giggle

[gig-uhl]
verb (used without object), giggled, giggling.
1.
to laugh in a silly, often high-pitched way, especially with short, repeated gasps and titters, as from juvenile or ill-concealed amusement or nervous embarrassment.
noun
2.
a silly, spasmodic laugh; titter.
3.
Slang. an amusing experience, incident, etc.: Going to a silly movie was always a giggle.

Origin:
1500–10; imitative; compare Dutch gigelen, German gickeln. See -le

giggler, noun
gigglingly, adverb
giggly, adjective


1, 2. snicker, snigger, chuckle.
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World English Dictionary
giggle (ˈɡɪɡəl)
 
vb
1.  (intr) to laugh nervously or foolishly
 
n
2.  such a laugh
3.  informal something or someone that provokes amusement
4.  the giggles a fit of prolonged and uncontrollable giggling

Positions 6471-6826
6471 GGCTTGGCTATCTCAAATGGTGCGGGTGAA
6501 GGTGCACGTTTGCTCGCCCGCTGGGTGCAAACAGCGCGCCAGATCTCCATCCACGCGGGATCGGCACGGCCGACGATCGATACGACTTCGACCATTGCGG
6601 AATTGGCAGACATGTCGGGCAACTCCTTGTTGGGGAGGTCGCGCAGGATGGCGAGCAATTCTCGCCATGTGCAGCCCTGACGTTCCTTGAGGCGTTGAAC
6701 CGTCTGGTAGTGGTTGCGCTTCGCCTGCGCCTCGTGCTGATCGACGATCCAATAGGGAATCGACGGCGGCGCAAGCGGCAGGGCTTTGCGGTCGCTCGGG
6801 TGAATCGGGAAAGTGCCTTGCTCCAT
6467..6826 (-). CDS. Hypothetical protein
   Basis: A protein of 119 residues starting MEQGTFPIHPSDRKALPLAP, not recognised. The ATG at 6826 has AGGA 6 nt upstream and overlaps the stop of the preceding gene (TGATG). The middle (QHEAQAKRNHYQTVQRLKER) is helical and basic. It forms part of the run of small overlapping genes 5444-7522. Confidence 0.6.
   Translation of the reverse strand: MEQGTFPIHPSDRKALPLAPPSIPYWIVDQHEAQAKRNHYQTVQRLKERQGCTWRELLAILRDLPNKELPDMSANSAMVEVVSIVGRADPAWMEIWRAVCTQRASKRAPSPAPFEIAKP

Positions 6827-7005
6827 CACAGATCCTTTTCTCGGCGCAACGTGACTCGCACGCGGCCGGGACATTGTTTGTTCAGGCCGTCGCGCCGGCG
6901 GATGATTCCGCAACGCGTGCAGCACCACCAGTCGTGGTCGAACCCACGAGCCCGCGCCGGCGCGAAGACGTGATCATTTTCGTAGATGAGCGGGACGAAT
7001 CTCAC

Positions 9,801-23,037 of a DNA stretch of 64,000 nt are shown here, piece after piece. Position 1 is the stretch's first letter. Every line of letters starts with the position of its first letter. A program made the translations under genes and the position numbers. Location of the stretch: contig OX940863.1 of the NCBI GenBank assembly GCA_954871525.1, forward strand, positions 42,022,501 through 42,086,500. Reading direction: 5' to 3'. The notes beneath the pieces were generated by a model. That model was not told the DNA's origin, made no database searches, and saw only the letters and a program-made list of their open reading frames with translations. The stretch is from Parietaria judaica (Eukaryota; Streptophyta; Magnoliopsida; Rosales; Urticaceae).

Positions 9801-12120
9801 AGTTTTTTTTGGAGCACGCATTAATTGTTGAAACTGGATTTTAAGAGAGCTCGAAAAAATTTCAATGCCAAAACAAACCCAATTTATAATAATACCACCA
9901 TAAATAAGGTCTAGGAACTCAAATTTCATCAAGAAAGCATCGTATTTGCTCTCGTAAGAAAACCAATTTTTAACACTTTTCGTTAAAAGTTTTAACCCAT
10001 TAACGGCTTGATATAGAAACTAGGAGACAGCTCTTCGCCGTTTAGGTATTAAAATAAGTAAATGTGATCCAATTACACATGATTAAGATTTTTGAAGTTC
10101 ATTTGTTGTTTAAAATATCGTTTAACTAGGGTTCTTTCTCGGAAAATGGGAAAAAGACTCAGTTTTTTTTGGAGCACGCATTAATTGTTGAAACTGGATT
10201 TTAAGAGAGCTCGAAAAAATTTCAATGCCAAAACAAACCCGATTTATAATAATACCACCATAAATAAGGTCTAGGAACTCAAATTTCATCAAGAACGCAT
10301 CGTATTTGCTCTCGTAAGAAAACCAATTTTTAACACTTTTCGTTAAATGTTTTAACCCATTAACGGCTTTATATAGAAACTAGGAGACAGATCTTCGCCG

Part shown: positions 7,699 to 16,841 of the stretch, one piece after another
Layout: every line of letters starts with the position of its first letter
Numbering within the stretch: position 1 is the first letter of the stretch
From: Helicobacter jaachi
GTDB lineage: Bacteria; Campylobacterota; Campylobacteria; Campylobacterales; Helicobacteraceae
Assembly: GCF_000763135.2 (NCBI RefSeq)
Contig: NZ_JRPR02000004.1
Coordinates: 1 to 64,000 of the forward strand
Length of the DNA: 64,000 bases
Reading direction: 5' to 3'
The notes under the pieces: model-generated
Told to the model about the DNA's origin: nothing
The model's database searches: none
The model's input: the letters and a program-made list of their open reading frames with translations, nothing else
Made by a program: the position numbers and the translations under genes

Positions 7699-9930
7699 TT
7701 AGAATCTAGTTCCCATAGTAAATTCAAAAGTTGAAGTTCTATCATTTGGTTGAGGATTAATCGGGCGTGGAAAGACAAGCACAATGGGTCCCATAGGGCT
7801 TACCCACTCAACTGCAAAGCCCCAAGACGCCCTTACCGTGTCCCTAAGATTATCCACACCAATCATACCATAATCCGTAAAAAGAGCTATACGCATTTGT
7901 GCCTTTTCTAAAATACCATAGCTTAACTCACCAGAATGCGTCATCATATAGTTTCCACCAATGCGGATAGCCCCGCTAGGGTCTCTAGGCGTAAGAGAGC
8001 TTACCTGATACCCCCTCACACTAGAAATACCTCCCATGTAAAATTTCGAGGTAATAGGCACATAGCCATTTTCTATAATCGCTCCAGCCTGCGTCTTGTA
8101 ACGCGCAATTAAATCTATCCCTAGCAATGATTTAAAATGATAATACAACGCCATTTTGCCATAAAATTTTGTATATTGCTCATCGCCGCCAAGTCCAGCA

5.  informal for a giggle as a joke or prank; not seriously
 
[C16: of imitative origin]
 
'giggler
 
n
 
'giggling
 
n, —adj
 
'gigglingly
 
adv
 
'giggly
 
adj

Collins English Dictionary - Complete & Unabridged 10th Edition
2009 © William Collins Sons & Co. Ltd. 1979, 1986 © HarperCollins
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Etymonline
Word Origin & History

giggle
1509, probably imitative.
Online Etymology Dictionary, © 2010 Douglas Harper
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Example sentences
Other deferential gestures include giggling, head-bobbing and groveling.
Beneath the giggling, however, lies a tenacious persona.
Whispering and giggling at the same time have no place in good society.
After the giggling stopped, they got down to business and started looking quite
  serious.
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